* Steele takes occasion here to pay his compliments to some of the principal people in the higher departments of

in chief of ber majesty's forces.

+ Sidney lord Godolphin was then lord high-treasurer of England.

I The great lord Somers was at this time lord president

the council.

§ Lord chancellor Cowper is here alluded to.

|| Edward Russel, earl of Orford, first lord commissioner of the admiralty.

Thomas earl of Wharton had recently been honoured with the title of lord lieutenant of Ireland. Addison was his secretary.

a great cripple, put me in mind of Mr. Estcourt, who is under the same circumstances. He was formerly my apothecary, and being at present disabled by the gout and stone, I must recommend him to the public on Thursday next; that admirable play of Ben Jonson's, called The Silent Woman, being appointed to be acted for his benefit. It would be indecent for me to appear twice in a season at these

audicrous diversions; but as I always give my man and my maid one day in the year, I shall allow them this, and am promised by Mr. Estcourt, my ingenious apothecary, that they shall have a place kept for them in the first row of the middle gallery.

No. 131.] Thursday, February 9, 1709-10.

Scelus est jugulare Falernum,

Et dare Campano toxica sæva mero. Mart. i. 19.
How great the crime, how flagrant the abuse!
Tadulterate generous wine, with noxious juice.
R. Wynne.

Sheer-lane, February 8.

THERE is in this city a certain fraternity of chemical operators, who work under ground in holes, caverns, and dark retirements, to conceal their mysteries from the eyes and observation of mankind. These subterraneous philosophers are daily employed in the transmutation of liquors, and, by the power of ma gical drugs and incantations, raising under the streets of London the choicest products of the hills and valleys of France. They can squeeze Bourdeaux out of the sloe, and draw Champagne from an apple. Virgil, in that remark. able prophecy,

Jucultisque rubens pendebit sentibus uva.

Virg. Ecl. iv. 29. The ripening grape shall hang on every thorn. seems to have hinted at this art, which can turn a plantation of northern hedges into a vineyard. These adepts are known among one another by the name of Wine-brewers; and, I am afraid, do great injury, not only to her majesty's customs, but to the bodies of many of her good subjects.

Having received sundry complaints against these invisible workmen, I ordered the proper officer of my court to ferret them out of their respective caves, and bring them before me, which was yesterday executed accordingly.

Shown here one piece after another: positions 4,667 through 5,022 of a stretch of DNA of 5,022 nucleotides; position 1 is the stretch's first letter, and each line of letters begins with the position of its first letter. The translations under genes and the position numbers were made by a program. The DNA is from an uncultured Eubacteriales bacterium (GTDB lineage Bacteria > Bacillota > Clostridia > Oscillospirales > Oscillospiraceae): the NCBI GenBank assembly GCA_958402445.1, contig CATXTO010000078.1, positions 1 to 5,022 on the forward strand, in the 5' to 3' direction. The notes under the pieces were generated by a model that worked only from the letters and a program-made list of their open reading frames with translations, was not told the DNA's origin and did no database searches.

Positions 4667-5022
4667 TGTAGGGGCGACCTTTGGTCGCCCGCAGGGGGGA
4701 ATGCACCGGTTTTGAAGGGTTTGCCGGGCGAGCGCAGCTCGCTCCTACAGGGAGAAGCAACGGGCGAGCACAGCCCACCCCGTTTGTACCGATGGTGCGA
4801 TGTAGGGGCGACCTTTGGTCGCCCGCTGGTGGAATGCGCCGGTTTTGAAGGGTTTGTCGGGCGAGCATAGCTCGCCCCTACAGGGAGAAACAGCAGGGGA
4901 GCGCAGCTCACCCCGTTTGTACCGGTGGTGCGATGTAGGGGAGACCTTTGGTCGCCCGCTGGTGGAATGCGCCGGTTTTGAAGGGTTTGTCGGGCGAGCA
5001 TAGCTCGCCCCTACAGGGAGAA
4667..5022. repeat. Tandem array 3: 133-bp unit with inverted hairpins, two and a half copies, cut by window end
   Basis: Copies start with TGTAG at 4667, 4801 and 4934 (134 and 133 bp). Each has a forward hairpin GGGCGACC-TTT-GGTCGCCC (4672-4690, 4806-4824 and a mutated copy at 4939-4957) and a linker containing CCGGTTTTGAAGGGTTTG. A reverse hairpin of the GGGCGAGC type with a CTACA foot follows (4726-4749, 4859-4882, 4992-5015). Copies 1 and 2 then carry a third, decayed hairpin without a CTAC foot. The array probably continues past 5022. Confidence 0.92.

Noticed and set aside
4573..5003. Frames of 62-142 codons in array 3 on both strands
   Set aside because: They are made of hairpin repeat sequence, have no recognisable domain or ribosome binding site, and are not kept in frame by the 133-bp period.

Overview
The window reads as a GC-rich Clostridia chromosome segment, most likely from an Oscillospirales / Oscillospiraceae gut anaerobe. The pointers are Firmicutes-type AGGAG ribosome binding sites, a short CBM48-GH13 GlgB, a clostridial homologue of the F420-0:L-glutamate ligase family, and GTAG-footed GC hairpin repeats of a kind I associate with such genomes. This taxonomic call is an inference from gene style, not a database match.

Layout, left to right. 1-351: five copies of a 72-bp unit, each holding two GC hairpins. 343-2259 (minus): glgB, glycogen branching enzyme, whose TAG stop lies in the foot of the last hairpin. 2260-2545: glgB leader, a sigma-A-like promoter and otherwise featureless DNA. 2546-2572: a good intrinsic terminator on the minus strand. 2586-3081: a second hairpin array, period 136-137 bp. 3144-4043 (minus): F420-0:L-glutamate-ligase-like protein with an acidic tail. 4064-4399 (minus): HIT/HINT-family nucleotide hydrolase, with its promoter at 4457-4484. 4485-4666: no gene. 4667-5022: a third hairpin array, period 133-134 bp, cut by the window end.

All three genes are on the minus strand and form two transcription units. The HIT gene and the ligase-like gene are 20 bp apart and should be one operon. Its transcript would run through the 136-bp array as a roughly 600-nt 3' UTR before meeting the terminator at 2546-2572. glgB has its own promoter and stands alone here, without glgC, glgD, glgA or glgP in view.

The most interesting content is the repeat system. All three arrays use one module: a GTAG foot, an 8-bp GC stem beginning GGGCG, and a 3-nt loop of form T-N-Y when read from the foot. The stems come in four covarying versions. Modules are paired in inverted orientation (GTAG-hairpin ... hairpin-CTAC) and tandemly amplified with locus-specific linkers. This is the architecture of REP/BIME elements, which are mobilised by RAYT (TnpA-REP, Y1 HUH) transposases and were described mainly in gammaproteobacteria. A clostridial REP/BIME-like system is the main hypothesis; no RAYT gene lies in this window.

tions were prepared for it by wealth and idle-
ness. He then enlarged, with a great show of
reason, upon the prejudice, which these mix-
tures and compositions had done to the brains
of the English nation; as is too visible, said
he, from many late pamphlets, speeches, and
sermons, as well as from the ordinary conver-
sations of the youth of this age.
He then

quoted an ingenious person, who would un-
dertake to know by a man's writings the wine
he most delighted in; and, on that occasion,
named a certain satirist, whom he had disco-
vered to be the author of a lampoon, by a ma-
nifest taste of the sloe, which showed itself in
it, by much roughness, and little spirit.

In the last place, he ascribed to the unnatural tumults and fermentations which these mixtures raise in our blood, the divisions, heats, and animosities, that reign among us; and, in particular, asserted most of the modern enthusiasms and agitations to be nothing else but

the effects of adulterated Port.

The counsel for the brewers had a face so extremely inflamed, and illuminated with carbuncles, that I did not wonder to see him an advocate for these sophistications. His rhetoric was likewise such as I should have expected from the common draught, which I found he often drank to a great excess. Indeed, I was so surprised at his figure and parts, that I ordered him to give me a taste of his usual liquor; which I had no sooner drunk, but I found a pimple rising in my forehead; and felt such a sensible decay in my understanding, that I would not proceed in the trial until the fume of it was entirely dissipated.

the beginning of the war.